So, I had the crystal in my left hand that I had with me during those overnight swims when Michelle was in the hospital in August, and I held the hat in my other hand. The combination of the two did stir up more emotion. I couldn't help but to think of the fallen soldiers, the ones who never got to come home...and then Michelle...the pinnacle light of my life that is now shimmering in the stars.


I was overwhelmed. I ran on...OK...I hobbled and limped, but that's just my pretend version of running.


The pain in my stride was irrelevant. I didn't care about any of that. I just wanted to get this hat home. I was aware that it seemed like I was making a big deal out of just a hat, but it felt like something more, and I rolled with it. I needed to look no further than the previous weekend racing in Ft. Lauderdale when I hobbled my way past a military platoon in full fatigues walking in formation, and their reaction to me all beat to hell running down the road. Just like then, they were USA Military, and I had a Canadian flag on my shirt, yet they were all-in on cheering me on...so how could I not honour them in return?!


Thinking kinda dissipated as I only did what I felt was right, and that was guided by an image of Michelle in my mind.


Even in her passing, it's crazy how she keeps making me a better person, or at least, try to be. How many times could I ever say this??


Endless amounts!


Michelle Ana Fabian was the greatest person I ever knew!


I will do anything I can to honour her the way she deserves.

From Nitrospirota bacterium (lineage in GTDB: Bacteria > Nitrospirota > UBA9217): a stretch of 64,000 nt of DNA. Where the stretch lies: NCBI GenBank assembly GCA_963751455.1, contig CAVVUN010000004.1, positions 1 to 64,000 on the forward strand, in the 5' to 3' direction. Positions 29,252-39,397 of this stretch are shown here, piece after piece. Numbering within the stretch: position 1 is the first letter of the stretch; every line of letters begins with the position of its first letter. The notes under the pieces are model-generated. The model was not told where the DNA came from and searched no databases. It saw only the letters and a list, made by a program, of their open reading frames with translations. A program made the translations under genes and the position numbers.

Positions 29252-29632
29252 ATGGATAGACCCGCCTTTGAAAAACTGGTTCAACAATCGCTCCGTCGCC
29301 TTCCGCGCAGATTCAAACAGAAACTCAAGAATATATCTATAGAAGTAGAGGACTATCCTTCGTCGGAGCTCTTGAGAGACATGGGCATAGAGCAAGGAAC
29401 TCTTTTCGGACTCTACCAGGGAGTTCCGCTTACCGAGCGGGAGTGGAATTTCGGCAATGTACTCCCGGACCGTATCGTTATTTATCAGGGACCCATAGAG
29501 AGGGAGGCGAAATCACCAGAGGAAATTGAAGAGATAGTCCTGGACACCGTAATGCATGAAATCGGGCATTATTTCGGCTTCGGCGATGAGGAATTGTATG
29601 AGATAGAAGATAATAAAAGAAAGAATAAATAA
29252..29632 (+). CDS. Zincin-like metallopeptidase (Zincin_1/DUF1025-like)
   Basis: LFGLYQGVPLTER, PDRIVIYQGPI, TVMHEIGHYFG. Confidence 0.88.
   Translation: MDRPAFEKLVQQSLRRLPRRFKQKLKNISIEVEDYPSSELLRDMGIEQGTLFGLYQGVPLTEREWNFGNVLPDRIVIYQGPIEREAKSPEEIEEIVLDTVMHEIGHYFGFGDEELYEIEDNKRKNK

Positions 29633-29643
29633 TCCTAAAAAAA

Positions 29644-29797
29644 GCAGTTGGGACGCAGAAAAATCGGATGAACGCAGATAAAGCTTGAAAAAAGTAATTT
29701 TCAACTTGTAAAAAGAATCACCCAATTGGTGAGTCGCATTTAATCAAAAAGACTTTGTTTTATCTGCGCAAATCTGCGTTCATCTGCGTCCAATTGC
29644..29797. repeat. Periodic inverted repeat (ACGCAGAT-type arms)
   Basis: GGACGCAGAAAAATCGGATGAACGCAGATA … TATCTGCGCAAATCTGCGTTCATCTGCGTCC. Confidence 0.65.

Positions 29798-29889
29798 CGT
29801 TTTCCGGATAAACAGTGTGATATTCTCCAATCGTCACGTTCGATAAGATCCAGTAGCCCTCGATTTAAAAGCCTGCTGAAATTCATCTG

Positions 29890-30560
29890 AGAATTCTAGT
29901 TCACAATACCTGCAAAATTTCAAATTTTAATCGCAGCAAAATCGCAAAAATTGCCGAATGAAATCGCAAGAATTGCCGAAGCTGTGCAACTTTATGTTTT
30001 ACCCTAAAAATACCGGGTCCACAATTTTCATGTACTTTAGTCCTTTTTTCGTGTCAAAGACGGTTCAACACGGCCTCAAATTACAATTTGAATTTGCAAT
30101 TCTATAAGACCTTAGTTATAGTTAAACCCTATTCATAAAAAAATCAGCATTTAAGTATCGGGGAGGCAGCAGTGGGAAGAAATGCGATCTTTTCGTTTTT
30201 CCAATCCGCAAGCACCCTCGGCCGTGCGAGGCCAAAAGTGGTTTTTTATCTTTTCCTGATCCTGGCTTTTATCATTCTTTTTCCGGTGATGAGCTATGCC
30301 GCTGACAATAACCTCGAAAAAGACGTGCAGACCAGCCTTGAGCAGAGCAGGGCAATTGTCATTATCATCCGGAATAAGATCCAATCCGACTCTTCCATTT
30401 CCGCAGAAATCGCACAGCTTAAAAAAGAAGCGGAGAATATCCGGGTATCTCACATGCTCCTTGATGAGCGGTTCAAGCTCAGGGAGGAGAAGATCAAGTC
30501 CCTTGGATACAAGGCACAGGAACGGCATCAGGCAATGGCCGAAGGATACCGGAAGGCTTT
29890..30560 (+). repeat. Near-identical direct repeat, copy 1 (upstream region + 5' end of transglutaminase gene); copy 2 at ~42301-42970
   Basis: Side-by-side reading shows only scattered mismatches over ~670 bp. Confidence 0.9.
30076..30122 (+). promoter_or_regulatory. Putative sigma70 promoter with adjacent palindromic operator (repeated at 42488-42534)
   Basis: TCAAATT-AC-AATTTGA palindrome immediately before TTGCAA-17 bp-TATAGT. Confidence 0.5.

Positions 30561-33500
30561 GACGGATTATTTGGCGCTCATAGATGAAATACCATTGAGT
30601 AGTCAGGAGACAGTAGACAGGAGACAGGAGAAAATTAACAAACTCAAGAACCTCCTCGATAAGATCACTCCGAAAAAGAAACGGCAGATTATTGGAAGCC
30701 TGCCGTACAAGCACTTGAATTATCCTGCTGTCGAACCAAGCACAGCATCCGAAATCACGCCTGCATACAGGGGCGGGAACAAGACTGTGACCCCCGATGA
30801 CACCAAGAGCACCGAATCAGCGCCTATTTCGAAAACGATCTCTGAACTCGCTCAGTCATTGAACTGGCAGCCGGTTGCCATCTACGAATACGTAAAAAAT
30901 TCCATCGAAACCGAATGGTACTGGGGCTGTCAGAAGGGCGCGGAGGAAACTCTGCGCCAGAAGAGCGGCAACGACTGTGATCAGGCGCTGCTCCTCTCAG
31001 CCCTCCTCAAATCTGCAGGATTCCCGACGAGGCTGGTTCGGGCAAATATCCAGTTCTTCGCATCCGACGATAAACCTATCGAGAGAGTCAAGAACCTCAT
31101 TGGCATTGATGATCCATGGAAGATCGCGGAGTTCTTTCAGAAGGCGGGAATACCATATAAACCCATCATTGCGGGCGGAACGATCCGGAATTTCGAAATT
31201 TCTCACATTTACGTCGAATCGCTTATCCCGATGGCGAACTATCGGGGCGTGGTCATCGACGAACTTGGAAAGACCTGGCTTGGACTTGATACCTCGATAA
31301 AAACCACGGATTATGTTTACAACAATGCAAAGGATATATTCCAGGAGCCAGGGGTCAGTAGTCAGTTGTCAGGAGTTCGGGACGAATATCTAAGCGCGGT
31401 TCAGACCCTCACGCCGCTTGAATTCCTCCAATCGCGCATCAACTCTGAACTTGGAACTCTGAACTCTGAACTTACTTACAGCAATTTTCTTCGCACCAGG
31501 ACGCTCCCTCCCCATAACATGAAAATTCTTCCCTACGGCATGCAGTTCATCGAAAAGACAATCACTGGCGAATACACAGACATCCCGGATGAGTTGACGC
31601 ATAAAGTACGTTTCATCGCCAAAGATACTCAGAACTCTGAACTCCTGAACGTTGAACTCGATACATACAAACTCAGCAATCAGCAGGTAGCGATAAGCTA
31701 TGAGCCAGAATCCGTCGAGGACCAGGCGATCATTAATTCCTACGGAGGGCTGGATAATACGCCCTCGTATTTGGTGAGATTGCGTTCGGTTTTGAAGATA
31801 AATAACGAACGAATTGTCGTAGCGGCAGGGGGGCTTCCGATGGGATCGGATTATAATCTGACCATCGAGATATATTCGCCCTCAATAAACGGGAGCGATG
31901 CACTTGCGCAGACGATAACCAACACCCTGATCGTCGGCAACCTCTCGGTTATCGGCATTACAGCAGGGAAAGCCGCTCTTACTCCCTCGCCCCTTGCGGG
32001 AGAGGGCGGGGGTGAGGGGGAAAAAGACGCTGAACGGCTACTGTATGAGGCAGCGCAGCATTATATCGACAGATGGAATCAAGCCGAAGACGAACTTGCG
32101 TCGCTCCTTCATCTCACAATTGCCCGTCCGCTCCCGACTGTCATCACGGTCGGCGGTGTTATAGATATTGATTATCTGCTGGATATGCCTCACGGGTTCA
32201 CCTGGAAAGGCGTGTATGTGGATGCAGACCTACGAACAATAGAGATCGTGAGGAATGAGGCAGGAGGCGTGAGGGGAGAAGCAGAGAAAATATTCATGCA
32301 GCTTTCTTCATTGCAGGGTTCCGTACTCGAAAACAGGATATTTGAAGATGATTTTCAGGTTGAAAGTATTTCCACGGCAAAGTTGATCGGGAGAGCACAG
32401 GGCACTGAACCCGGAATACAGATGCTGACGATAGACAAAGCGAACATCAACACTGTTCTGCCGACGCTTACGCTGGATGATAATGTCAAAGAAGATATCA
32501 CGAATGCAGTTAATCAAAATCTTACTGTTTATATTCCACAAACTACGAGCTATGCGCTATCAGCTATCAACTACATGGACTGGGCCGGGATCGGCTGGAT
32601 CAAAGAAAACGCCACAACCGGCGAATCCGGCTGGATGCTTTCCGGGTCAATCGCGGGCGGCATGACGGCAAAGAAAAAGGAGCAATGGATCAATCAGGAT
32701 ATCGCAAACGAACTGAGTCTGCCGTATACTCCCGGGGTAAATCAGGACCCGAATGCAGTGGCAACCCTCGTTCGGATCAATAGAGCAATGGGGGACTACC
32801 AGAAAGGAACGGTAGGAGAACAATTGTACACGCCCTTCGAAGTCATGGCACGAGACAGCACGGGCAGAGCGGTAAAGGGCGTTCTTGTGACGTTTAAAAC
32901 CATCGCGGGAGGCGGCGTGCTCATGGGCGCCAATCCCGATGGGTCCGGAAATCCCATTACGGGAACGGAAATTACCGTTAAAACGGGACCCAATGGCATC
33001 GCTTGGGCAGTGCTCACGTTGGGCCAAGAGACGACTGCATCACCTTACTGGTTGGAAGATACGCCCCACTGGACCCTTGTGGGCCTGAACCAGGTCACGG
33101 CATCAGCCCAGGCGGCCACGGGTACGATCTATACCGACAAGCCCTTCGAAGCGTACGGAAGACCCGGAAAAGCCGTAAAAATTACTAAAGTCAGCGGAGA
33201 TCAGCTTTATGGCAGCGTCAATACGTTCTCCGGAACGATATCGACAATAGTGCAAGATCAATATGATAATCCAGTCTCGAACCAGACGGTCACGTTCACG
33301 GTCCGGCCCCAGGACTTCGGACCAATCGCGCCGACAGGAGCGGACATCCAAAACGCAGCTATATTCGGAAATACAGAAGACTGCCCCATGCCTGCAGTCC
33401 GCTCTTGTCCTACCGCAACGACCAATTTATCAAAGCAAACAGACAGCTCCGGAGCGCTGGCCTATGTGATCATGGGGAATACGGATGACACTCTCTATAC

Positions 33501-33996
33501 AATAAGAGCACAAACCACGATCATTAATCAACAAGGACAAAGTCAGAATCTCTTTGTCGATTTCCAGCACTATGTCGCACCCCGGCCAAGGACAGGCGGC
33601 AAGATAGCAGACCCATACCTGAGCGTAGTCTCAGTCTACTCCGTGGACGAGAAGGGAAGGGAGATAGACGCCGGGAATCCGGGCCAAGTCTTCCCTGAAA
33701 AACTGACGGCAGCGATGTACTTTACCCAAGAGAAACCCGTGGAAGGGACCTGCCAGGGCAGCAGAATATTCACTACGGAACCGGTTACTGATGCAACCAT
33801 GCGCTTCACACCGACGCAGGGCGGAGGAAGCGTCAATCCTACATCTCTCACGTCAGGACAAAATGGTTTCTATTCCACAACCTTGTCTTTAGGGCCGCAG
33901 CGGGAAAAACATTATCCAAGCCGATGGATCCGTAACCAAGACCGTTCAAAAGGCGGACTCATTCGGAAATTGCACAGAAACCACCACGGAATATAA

The run became blurry, or even as if I transcended it, because right from the beginning, with the US Military hat in hand, my part in the run didn't matter, nor did what it meant to the pain in my body.


I couldn't possibly care less about the DQ, and I was aware of that. When I thought about that, I more so thought about how maybe one day long ago I would be upset about it, but my triathlon racing has evolved beyond that state of mind.


The only real decision I had to make, that I did toil with a bit, was whether I was gonna do a third lap of the NASCAR track instead of just the two. I didn't get to do the bike portion, so I wanted to get the most out of it and stick an extra lap on the run...plus I enjoyed being on the closed race car track. Parts of me felt like I wanted to honour this military hat in the name of the fallen, but my deciding factor was that even though they DQ'd me because I missed the swim cut by one or two minutes, the race directors were still nice enough to let me go out and complete the run, so I didn't want to disrespect them, and in so doing, disrespect the whole notion the hat took on in whatever symbolism it did for me. As I have eluded to, all of this has become about doing the right thing, which is more important than the racing itself, so instead of staying out on course, I cut in towards the finish.